Throughout the world, but specifically within the Caribbean, each island or production area has its own unique production style. The most consistent part of the process is the sugarcane’s fermentation. The rum’s quality is dependent on the quality and variety of sugarcane used. For many places, rum is produced from molasses as a result of fermentation but locations like the French-speaking islands prefer sugarcane juice. To ferment the sugar, yeast and water are added. From there, the soon-to-be spirit goes through distillation where there is no standard method. The aging process is also dependent on the region and the type of rum being produced. Due to the tropical climate that most rums are made in, the liquid matures at a much higher rate than other spirits. Through the aging process, some of the product is lost to evaporation, also known as “the angels’ share.” In rum from France or Scotland, only about 2% is lost each year, while the tropics will see as much as 10%. After being aged, rum is normally blended for a consistent flavor. Rum being produced as light rums may be filtered to remove color and dark rums may have caramel added.
What are the different types of rum?
As a spirit that is not tied to a particular region or distinctive style of production, placing rums into categories can be a heavy feat. With over 80 countries producing rum, the following are the most popular and known types you may see while shopping the spirit. Note there are countless additional categories that vary and are defined separately in their own country of origin.
Also known as white or clear rum, it is completely colorless. In the United States, this type of rum is sold at around 80 proof (40% ABV). They are aged for one or more years and filtered to remove any coloring. With a milder flavor and lighter body than other rums, this type is often used in cocktail recipes.
This spirit has been mellowed in barrels over time to receive its amber or golden hues. They have a more flavorful profile than white/clear rums and are used in cocktails when wanting a stronger flavor. Depending on the barrel, these rums will have subtle flavors of vanilla, almond, citrus, caramel or coconut. Often aged several years or more, distillers may add coloring to provide consistency.
While often used to designate darker colored rums from their light or gold counterparts, this category has minimal attributes. When aged for a longer period of time, rums will continue to darken. These bottles tend to be aged for extended periods and offer larger flavor profiles, best enjoyed sipped.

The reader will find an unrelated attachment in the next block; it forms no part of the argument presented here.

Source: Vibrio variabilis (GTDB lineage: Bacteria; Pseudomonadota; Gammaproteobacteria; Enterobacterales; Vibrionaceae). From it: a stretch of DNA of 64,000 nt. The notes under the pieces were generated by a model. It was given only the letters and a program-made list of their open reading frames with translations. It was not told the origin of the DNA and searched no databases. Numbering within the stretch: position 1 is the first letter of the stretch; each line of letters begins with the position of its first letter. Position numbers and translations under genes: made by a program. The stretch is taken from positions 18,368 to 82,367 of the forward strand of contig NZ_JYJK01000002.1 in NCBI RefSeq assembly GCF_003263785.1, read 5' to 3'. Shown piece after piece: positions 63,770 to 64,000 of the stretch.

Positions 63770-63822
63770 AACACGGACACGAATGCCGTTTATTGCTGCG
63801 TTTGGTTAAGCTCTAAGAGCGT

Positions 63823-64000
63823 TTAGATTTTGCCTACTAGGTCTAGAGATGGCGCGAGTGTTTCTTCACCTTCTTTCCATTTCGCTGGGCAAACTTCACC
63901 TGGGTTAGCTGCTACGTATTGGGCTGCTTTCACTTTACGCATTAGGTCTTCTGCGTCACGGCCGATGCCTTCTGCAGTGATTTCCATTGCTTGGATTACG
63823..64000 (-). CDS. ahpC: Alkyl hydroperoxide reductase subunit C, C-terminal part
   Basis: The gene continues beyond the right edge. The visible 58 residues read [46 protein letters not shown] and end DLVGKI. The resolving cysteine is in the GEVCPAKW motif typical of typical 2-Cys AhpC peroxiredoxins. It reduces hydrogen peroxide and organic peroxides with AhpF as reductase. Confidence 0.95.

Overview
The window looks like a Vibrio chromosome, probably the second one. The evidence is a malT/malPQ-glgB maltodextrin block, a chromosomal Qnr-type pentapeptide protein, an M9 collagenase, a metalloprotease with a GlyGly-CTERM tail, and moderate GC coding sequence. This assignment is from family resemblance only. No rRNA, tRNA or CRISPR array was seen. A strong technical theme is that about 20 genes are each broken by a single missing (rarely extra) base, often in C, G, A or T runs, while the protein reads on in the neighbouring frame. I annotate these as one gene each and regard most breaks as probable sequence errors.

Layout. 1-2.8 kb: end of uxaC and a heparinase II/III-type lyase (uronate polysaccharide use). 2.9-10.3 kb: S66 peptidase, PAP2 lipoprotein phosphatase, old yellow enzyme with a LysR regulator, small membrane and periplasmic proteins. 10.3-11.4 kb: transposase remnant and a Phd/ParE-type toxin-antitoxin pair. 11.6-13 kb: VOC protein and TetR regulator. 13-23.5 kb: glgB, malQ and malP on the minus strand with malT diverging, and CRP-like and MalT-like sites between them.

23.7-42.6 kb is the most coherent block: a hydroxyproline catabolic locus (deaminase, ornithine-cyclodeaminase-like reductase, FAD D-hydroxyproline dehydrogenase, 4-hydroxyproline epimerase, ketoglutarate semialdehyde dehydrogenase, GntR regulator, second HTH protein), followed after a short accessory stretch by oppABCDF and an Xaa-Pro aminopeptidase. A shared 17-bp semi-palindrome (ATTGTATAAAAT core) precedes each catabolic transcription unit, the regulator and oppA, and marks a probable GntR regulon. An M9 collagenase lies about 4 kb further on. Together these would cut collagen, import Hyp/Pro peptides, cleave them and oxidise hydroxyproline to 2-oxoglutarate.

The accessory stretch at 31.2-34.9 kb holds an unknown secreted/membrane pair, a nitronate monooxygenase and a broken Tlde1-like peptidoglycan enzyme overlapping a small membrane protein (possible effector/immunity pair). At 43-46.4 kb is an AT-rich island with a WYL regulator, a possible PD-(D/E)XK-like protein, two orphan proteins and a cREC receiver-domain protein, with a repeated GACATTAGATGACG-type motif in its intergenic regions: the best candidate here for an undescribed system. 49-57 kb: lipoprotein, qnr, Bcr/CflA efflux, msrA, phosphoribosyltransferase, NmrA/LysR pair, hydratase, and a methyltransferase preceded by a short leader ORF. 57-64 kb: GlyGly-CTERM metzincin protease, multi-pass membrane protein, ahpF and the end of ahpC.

Black rum is the darkest in color, but has a light to medium body. It is made from molasses, the dark, sweet liquid left over after manufacturing crystallized sugar. These rums will embody the rich flavors and sometimes include added burnt caramel to darken the color. The barrels used to produce this type of rum are typically charred and fired heavily to impart the wood’s flavors on the liquid. Black rum works great for cocktail floaters or as a substitute for your favorite whiskey cocktail, like an old fashioned.
Premium Aged Rum
Most rums are aged for a certain period of time, but this category represents the finest examples of matured rums, which are then often blended to achieve complexity and distinctive flavors. Aged rums generally take on a darker color with rich tones and are encouraged to be enjoyed neat or on the rocks like a fine whiskey or Scotch. These rums are labeled with an age statement that correlates to the youngest rum in the blend.
Flavored and Spiced Rum
When flavors and spices are infused into the rum, they fall into this category. The spices added usually come from seeds, fruit, root, leaf or bark of edible flora like ginger, vanilla, allspice, cinnamon and cloves. Typical flavors added include fruit extracts of citrus, cherry, mint, black currant, coconut, mango, pineapple and other tropical tones. Rums that do not meet the U.S. requirement of 40% ABV are also added under this definition. This type of rum is often combined with soda or fruit juices that complement the flavor profiles.
When you’ve finished checking out all these rum options, find our favorite rum cocktails and more to enjoy here.